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      Renal Transcriptomes: Segmental Analysis of Differential Expression

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          Abstract

          Background/Aims: Progress accomplished by complete genomes and cDNA-sequencing projects calls for methods that fully use these resources to study gene expression patterns in characterized cell populations. However, since the number of functional genes cannot be readily inferred from the genomic sequence, it is highly desirable to make use of methods enabling to study both known and unknown genes. Methods: The method of serial analysis of gene expression provides short diagnostic cDNA tags without bias towards known genes. In addition, the frequency of each tag in the library conveys quantitative information on gene expression. A microassay was set-up to perform serial analysis of gene expression in minute samples such as those obtained by microdissecting nephron segments. Results: Studies carried out in the thick ascending limb of Henle’s loop and the collecting duct of the mouse kidney provided expression data for several thousand genes. Known markers were found appropriately enriched, and several of the thick ascending limb or collecting duct specific transcripts had no database match. Conclusions: The microassay for serial analysis of gene expression makes possible large-scale quantitative measurements of mRNA levels in nephron segments. The comprehensive picture generated by analyzing both known and unknown transcripts in defined cell populations should help to discover genes with dedicated functions.

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          Most cited references 13

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          Genome Sequence of the Nematode C. elegans: A Platform for Investigating Biology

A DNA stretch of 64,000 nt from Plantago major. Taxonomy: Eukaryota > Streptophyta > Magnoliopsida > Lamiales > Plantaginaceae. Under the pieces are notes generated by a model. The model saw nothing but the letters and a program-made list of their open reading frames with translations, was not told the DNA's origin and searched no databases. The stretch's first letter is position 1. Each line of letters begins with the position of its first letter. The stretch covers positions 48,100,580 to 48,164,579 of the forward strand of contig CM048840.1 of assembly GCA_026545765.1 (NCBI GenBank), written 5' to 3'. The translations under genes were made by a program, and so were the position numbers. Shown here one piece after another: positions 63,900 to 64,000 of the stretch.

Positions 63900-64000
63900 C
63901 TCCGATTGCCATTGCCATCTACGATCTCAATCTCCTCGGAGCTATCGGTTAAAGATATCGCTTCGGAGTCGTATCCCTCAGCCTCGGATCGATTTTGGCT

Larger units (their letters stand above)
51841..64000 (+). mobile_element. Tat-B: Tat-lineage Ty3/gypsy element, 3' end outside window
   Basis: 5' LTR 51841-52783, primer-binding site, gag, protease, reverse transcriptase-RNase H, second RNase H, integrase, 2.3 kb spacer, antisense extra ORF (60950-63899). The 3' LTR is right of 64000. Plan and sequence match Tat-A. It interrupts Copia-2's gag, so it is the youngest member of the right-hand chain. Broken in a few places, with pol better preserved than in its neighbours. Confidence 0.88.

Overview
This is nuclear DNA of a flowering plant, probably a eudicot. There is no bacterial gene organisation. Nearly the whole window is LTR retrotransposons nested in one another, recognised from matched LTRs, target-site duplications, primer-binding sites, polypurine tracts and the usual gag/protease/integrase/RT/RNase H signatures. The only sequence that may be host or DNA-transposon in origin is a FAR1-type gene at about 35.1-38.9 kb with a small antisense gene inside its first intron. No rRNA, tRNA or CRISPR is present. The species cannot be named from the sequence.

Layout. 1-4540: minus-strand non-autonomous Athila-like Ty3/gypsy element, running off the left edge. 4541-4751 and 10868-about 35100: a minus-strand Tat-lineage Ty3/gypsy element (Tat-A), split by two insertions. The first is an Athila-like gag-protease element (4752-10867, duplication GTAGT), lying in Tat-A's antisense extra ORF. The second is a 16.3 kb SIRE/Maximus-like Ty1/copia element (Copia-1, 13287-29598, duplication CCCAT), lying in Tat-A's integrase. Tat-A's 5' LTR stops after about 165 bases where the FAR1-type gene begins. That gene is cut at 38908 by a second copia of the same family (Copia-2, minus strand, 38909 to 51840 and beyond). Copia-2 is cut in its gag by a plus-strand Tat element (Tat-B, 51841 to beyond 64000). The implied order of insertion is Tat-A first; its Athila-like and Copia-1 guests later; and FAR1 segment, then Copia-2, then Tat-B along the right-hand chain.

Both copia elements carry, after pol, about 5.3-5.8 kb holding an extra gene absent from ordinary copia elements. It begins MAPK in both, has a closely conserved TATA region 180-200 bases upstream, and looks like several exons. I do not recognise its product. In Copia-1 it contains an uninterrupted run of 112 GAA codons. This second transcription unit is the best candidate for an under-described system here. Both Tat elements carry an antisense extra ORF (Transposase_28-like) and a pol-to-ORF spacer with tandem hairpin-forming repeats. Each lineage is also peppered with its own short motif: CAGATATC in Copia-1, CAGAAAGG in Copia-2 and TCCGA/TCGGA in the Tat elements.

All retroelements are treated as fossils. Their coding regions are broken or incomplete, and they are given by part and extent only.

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            Electrical conductivity measurements from the GISP2 and GRIP Greenlandice cores

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              Epithelial sodium channel regulated by aldosterone-induced protein sgk.

               J. Wang,  P E Buse,  F Verrey (1999)
              Sodium homeostasis in terrestrial and freshwater vertebrates is controlled by the corticosteroid hormones, principally aldosterone, which stimulate electrogenic Na+ absorption in tight epithelia. Although aldosterone is known to increase apical membrane Na+ permeability in target cells through changes in gene transcription, the mechanistic basis of this effect remains poorly understood. The predominant early effect of aldosterone is to increase the activity of the epithelial sodium channel (ENaC), although ENaC mRNA and protein levels do not change initially. Rather, the open probability and/or number of channels in the apical membrane are greatly increased by unknown modulators. To identify hormone-stimulated gene products that modulate ENaC activity, a subtracted cDNA library was generated from A6 cells, a stable cell line of renal distal nephron origin, and the effect of candidates on ENaC activity was tested in a coexpression assay. We report here the identification of sgk (serum and glucocorticoid-regulated kinase), a member of the serine-threonine kinase family, as an aldosterone-induced regulator of ENaC activity. sgk mRNA and protein were strongly and rapidly hormone stimulated both in A6 cells and in rat kidney. Furthermore, sgk stimulated ENaC activity approximately 7-fold when they were coexpressed in Xenopus laevis oocytes. These data suggest that sgk plays a central role in aldosterone regulation of Na+ absorption and thus in the control of extracellular fluid volume, blood pressure, and sodium homeostasis.